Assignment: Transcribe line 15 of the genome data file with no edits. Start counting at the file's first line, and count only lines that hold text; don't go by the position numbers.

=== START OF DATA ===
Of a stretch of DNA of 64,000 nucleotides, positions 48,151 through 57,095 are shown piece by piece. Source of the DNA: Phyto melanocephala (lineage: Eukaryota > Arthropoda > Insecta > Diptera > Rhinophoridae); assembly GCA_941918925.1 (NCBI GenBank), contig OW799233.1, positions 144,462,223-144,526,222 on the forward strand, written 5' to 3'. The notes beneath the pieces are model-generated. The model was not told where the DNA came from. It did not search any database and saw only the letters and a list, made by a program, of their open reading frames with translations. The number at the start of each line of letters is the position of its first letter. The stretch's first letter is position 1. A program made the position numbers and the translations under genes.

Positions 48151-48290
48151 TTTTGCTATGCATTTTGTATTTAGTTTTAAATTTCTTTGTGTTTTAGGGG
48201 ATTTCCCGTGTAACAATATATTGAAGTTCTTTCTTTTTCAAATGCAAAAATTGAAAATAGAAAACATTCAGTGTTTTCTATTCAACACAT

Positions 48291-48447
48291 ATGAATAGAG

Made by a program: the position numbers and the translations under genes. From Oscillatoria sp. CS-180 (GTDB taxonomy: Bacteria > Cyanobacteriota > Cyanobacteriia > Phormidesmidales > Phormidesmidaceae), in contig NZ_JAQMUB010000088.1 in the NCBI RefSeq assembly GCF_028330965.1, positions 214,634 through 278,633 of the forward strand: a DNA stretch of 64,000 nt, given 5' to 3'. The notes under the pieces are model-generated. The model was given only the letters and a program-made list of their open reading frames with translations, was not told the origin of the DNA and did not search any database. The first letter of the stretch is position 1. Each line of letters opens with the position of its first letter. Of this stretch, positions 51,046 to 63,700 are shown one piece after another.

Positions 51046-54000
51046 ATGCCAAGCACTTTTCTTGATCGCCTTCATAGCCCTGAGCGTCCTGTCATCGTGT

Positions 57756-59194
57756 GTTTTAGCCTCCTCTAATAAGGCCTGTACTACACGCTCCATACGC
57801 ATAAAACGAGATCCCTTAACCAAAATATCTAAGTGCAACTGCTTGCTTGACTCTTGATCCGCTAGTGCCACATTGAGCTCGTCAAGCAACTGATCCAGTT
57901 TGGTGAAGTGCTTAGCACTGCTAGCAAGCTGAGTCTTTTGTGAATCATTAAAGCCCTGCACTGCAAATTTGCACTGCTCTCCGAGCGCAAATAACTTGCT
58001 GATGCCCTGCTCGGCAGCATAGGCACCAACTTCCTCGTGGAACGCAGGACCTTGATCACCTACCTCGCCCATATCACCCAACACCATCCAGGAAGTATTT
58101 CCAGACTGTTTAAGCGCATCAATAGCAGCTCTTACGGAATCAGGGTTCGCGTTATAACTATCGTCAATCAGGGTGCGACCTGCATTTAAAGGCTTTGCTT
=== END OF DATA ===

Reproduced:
58101 CCAGACTGTTTAAGCGCATCAATAGCAGCTCTTACGGAATCAGGGTTCGCGTTATAACTATCGTCAATCAGGGTGCGACCTGCATTTAAAGGCTTTGCTT